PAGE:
Costume Drama

Fancy Dress Party – for me the 3 scariest words in the English Language.  On the staggeringly rare occasion that I’m invited to one I’ve always managed to be doing something else that evening like, oh I don’t know carving my eyes out with a spoon, but this Saturday I find myself attending a said soiree which also has a particular theme.  A fellow attendee suggested having a look at costumes down at the West Yorkshire Playhouse costume hire which was something new to me.

Never mind the party what an amazing place, an Aladdin’s cave of every type of costume known to man.  I was not aware that the costume department for the playhouse, as well as crafting the amazing outfits that we see on stage, have a side arm in hiring them out, not just to Am Dram groups and the like but to individuals as well.  You walk in and incredibly enthusiastic and knowledgeable staff great you and enquire what you want.  It’s like a living manifestation of Mr Benn.  This is where anyone who has dressing up pretensions needs to be as the whole place is themed according to decade so whether you fancy Henry VIII, ABBA or Downton Abbey chic it’s all there.

So if you ever need a costume for whatever takes your fancy you know where to go.


Rugby League


Growing up in Leeds in the 1970s was an evocative time. We had the austerity of the early seventies where we had regular power cuts due to strike action and many people working a three day week. The decadence of the eighties was a long way off and although my abiding memories are overwhelmingly positive, it was a tough time make no mistake.

Rugby League was the dour, Northern  upstart brother to the predominantly upper class Rugby Union (apart from the mining towns of Wales, I might add). I grew up in a League family and our team was Bramley. Originally a village on the outskirts of Leeds, it had over the years become part of the sprawling Leeds empire but the RL team remained intact. One of  the original clubs that broke away from the RFU in Huddersfield in 1895, Bramley was a small club and it’s nickname ‘The Villagers’ says it all.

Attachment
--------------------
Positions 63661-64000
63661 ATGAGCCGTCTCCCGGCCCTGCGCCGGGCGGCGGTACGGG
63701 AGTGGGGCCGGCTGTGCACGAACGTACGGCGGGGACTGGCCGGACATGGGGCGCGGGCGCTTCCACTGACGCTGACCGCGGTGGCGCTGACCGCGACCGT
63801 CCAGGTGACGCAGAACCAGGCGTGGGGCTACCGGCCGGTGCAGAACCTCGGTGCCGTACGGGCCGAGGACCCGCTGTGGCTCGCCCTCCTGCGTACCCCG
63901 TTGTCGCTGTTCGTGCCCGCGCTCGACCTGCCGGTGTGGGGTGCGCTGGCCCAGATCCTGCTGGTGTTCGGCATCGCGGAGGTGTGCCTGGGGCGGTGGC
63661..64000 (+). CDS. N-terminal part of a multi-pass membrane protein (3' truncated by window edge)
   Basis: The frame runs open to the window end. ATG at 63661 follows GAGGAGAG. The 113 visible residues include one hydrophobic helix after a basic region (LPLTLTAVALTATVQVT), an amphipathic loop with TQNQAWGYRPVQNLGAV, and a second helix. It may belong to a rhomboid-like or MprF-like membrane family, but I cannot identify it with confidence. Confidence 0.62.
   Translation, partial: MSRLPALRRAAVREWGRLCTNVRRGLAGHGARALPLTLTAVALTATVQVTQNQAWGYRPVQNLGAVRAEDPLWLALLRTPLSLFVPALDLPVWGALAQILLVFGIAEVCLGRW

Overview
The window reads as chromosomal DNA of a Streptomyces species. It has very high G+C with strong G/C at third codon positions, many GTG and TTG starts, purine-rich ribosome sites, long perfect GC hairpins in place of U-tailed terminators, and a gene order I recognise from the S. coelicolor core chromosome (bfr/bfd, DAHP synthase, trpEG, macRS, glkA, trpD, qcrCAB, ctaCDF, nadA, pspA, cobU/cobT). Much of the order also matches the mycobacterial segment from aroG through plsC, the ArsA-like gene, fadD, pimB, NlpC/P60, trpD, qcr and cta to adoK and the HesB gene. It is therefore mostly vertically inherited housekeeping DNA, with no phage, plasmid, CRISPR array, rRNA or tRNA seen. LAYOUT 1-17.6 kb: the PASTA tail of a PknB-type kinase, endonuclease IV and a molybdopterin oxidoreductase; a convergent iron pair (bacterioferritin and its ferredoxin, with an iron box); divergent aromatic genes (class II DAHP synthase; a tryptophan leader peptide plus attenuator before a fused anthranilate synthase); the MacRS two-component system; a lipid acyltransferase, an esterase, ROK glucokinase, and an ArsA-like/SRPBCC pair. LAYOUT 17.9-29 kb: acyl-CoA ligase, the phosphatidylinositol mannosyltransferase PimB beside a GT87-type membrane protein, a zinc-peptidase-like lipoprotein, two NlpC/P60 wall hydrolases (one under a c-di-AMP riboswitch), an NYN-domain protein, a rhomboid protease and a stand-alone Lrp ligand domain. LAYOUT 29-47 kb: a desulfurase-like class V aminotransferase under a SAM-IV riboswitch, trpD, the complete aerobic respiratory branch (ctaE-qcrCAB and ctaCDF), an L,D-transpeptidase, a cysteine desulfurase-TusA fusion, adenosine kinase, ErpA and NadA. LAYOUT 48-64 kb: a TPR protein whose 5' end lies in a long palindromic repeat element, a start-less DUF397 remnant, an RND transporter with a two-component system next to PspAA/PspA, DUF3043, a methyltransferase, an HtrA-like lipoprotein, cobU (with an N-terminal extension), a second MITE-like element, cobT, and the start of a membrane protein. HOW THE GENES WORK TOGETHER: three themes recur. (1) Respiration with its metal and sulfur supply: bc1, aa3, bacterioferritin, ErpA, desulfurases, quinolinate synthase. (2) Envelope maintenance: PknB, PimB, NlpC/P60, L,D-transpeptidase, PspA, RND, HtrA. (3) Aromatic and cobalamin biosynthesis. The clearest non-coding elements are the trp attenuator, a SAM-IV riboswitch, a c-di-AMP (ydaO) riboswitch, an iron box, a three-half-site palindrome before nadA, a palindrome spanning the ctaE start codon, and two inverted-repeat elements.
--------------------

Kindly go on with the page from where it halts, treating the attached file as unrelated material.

Rugby League was one of the simple pleasures of the northern working classes with its heyday in the fifties and sixties. By the time the seventies came around it was still a niche sport and the early signs of its decline were in evidence. Football was on the rise and there were other things to occupy our time with.

Still we enjoyed our Sunday afternoons travelling around the North of England (and latterly Wales and London as new teams joined) to enigmatic places like Whitehaven, Huddersfield or Hull. Well, they were enigmatic to me at least as an impressionable 10 year old. The club always struggled financially largely due to being neighbours with too many local clubs and big brother club Leeds (who we all hated at the time). Bramley RLFC slid into administration in the late eighties I think – way before the modern era of summer Superleague could come to the rescue.

It was with great joy then, when recently clearing stuff out of Dad’s crammed loft, that we discovered my old scrapbook and my sister’s badge and programme collection. We spent a couple of hours leafing through the old letterpress programmes which brought it all flooding back. The musty smell of old print had long replaced the vivid smells of paper and ink but thanks to my sister they were beautifully kept.

My old scrapbook brought back the most memories for me. Every match report had been assiduously collected and documented in the promotion chasing 1978/79 season. There was a fervour to the journalism too I noticed that’s lacking today – some of the match reports were from the ‘Green’ – a local sports only newspaper that held a mystical air for me, also long gone. It also struck me how important it all seemed to me back then and how for me sport plays an important role in my life but not central anymore.